John Haygood, a handcuffed 10-year-old autistic boy, was sitting in a chair in his school crying “I don’t like to be touched” to the police officers who would take him to a juvenile detainment facility (aka a jail) where he would spend the night. The disturbing arrest was caught on video by Luanne Haygood, the boy’s mother, and she told The Washington Post that their presence at his Florida public school was requested so John could participate in standardized testing. Instead, he was charged on an outstanding warrant for third-degree felony battery on a school employee.
An educational assistant had accused the boy of disrupting class, “throwing paper balls around the classroom and hitting other students,” and “kicking and scratching and punching” the assistant. The boy’s mother says she had no clue her son had a warrant out for his arrest, and the school claims they would never sucker a parent into appearing at school for the purpose of delivering their child to the criminal justice system.
There’s no question that educators of disabled students have a hard job, particularly teachers of autistic students, some of whom can get violent in difficult situations. But does a special-needs student who looks like he weighs 80 pounds really need to be locked in a cage? A confluence of circumstances has turned school hallways into just another law-enforcement beat, and the results are unacceptable.
In young Haygood’s case, you might ask what the cops were doing in the school in the first place? He has a diagnosed disability. What he needs are trained and well-resourced educators who understand their legal responsibility as in loco parentis (in place of parents). What the kid does not need is a bored blunt instrument of the state trained to work in a business where compiling arrests is a path to career advancement. And what no child needs is for natural youthful misbehavior to be treated as a crime punishable by imprisonment, like the 8-year-old Texas boy with ADHD who was handcuffed to a chair for an hour by an officer who called him “pathetic” for throwing a fit.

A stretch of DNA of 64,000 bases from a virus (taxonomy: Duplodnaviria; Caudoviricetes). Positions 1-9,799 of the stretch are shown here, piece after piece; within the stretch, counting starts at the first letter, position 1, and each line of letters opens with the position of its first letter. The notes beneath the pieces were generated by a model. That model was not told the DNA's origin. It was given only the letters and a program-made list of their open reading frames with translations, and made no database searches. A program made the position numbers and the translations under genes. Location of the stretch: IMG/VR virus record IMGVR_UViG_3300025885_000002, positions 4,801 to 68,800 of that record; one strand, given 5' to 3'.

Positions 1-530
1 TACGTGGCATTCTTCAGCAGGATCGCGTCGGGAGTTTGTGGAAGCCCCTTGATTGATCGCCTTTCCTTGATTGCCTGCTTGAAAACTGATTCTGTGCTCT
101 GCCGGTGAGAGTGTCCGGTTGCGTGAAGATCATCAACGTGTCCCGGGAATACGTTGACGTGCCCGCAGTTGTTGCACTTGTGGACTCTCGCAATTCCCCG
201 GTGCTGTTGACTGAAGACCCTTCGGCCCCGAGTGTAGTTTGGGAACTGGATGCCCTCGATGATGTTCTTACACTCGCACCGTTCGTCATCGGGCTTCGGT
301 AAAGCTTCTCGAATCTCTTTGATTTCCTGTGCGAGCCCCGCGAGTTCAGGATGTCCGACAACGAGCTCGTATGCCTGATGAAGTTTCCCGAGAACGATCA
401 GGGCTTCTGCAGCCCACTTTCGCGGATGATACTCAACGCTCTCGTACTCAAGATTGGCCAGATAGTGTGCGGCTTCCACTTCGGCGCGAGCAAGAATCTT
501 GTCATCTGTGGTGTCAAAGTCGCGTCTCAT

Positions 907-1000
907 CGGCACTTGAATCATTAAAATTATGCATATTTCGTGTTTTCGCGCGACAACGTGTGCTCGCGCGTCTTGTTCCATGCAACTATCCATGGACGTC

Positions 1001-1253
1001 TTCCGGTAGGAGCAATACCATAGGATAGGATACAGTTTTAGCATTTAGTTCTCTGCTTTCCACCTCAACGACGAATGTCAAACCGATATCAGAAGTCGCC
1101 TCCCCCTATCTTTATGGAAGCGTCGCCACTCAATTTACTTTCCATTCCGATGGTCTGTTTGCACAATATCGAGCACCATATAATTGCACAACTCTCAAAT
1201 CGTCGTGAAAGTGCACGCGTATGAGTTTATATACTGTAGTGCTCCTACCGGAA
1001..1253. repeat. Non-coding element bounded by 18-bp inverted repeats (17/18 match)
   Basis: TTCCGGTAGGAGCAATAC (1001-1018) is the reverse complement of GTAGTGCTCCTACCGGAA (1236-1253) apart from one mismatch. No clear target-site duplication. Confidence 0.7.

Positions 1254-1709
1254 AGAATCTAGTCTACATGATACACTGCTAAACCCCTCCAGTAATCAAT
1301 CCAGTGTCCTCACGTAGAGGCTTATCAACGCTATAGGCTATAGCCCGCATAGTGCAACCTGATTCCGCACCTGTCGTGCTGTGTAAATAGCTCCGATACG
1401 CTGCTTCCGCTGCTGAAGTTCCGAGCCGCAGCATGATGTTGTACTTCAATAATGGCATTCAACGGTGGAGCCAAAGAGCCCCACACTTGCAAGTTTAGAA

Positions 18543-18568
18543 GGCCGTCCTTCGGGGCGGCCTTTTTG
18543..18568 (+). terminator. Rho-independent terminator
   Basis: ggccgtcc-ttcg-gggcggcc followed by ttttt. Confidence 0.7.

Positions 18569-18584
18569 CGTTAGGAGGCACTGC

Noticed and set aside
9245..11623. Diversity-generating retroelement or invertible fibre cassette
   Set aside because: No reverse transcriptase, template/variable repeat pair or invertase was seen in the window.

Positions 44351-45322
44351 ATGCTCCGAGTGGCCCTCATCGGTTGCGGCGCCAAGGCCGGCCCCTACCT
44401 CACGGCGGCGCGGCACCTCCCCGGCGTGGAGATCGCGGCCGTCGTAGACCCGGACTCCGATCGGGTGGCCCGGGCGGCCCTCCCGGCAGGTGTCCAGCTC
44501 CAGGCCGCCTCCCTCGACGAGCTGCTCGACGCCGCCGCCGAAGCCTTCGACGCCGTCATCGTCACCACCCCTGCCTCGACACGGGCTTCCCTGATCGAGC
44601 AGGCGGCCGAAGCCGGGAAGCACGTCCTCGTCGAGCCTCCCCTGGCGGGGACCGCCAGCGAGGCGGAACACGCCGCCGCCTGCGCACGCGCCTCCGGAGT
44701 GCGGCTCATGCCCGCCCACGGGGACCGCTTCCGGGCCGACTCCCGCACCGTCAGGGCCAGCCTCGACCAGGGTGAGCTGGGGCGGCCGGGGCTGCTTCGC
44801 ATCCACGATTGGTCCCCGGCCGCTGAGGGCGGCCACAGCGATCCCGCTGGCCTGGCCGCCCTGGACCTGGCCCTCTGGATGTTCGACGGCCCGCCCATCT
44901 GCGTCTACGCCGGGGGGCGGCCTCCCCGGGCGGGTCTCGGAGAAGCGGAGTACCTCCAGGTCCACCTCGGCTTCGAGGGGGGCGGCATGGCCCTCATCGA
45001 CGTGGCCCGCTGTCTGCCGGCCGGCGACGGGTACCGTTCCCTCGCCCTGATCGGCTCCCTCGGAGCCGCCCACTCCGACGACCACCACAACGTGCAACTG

But this is the post-Columbine and post-9/11 world, where Americans demand and expect total security and minimal risk while willfully surrendering civil liberties. School resource officers (SROs)—much like metal detectors and zero-tolerance policies—have become part of the tapestry of modern public primary education. And according to a 2014 report from the Department of Education (PDF), of all the students “arrested or referred to law enforcement,” a quarter of them are students with disabilities.
A new American Civil Liberties Union (ACLU) of Washington report notes that in the past four decades the United States went from having fewer than 100 cops in public schools to “more than 24 percent of elementary schools and 42 percent of high schools nationwide” employing the services of embedded officers. The rise in police at schools was a direct reaction to the high crime rates of the 1970s and 1980s, but as crime has fallen over the past three decades, the number of cops in schools has risen exponentially.
It’s not fair to expect law enforcement officers to be familiar with the therapeutic techniques of trained special-education workers, but police officers assigned to schools should have stringent guidelines on what constitutes an infraction requiring criminal discipline as opposed to minor disturbances caused by hormonal adolescents with still-maturing brains, hyperactive pre-teens, or kids who for legitimate medical reasons have difficulty controlling themselves.